Walking to the Cove
Or with/without you, all will be the same:
this road and I will wind to water’s edge
past the jealous rooster creeping by the hedge,
the nervous hens, the butting goat untamed,
the spot where grass concedes the water’s claim
and salt-white stones and sprigs of sedge
give way to blue flecks on the pebbled ridge,
where the beach opens wide to make a frame.
Or with/without you, there will still be shade
across the road from the mailbox post
where other box-holders will stop to trade
in news and views. Like yours, a hundred ghosts
unseen, unnamed, will loiter unafraid
to walk here where they are wanted most.
Prose Poem I
To answer you, I say my season is yellow leaves. It is the time when the choir of leafblowers and power lines hums in a minor third above my head, above the street. To answer you, I say my season is traveling far and alone. After hours in the air, I come to a river, and a bridge over it. Great towers in blue stone hold it up and keep safe the multitudes that race from bank to bank. The wind plays with my face, works into my scarf, and springs away to stir the surface of the black water. When I turn from the wind, the moon over my shoulder surprises me. To answer you, I say my season is the cat waiting at the door. I let him in; we disdain the dark. Night smoke, cold, the smell of clove, is buried deep at the roots of his fur. He carries it with him upstairs to my bed.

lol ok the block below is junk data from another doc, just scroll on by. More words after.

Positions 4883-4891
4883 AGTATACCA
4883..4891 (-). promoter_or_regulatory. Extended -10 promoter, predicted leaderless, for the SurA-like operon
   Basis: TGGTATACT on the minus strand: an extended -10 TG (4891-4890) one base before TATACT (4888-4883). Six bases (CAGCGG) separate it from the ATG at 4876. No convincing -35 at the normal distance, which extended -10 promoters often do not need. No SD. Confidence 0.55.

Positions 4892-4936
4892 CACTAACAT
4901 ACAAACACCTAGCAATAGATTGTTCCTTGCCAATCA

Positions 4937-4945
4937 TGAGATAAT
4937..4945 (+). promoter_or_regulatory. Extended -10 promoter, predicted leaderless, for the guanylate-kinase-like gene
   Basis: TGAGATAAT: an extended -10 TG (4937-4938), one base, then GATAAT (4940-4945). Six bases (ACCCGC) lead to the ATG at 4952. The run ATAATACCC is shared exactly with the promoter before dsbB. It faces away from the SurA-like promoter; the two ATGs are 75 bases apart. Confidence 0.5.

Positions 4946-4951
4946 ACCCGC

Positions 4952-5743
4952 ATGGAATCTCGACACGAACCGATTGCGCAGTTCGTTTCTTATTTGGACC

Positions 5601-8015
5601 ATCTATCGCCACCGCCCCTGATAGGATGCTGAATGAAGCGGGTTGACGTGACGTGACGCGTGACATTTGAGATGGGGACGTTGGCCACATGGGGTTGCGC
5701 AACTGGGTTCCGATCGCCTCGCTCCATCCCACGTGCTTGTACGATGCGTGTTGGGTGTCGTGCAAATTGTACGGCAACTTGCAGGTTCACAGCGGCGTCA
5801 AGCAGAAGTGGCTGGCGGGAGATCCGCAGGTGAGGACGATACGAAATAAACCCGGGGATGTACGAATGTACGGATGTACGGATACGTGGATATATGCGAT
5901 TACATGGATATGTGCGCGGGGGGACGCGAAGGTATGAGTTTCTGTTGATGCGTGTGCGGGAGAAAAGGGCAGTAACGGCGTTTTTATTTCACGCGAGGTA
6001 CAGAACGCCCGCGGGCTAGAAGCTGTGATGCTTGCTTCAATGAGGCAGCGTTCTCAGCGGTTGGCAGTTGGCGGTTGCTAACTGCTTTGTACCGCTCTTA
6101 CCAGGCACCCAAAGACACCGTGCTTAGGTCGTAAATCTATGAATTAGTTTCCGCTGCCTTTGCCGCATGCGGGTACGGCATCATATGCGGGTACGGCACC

Once I Took Some Pebbles
Sonnet after Diane Seuss “Once, I took a Greyhound”
Once, I took some pebbles from a beach, spotted them
in the ash-black sand as I hauled myself against the wind,
the sand so grainy it stung my feet, like the volcano’s heat
that made the sand, staggering on my toes trying to stay
in the ruts left by the pick up truck that was cruising the beach
because walking in the tracks gave my feet relief;
I came upon them, a puddle of stones swept up
like a sandbar that rises from the water, sandbar of stones,
no one stopping there, egg-sized and smaller, shiny wet,
my found city grown where tide and sand left room.
The stones were at once lumpy, surface-smooth, and cool.
They made me pause and bend to see what the sea had made
on the black stinging sand; looking closer, I got lost
in the wetness and the colors, took four, and went away.
Liz Grisaru works for New York State government in renewable energy policy and is based in Albany, New York, the State capital. She grew up and went to college in Boston, Massachusetts, and lived in Brooklyn for fifteen years before moving upstate, where she and her wife raised two children who are now young adults. She had a several-decade hiatus in writing as she pursued a career and family life but lately has been drawn back to poetry as both a reader and a writer. She holds a BA in History and Literature, a JD, and an LL.M.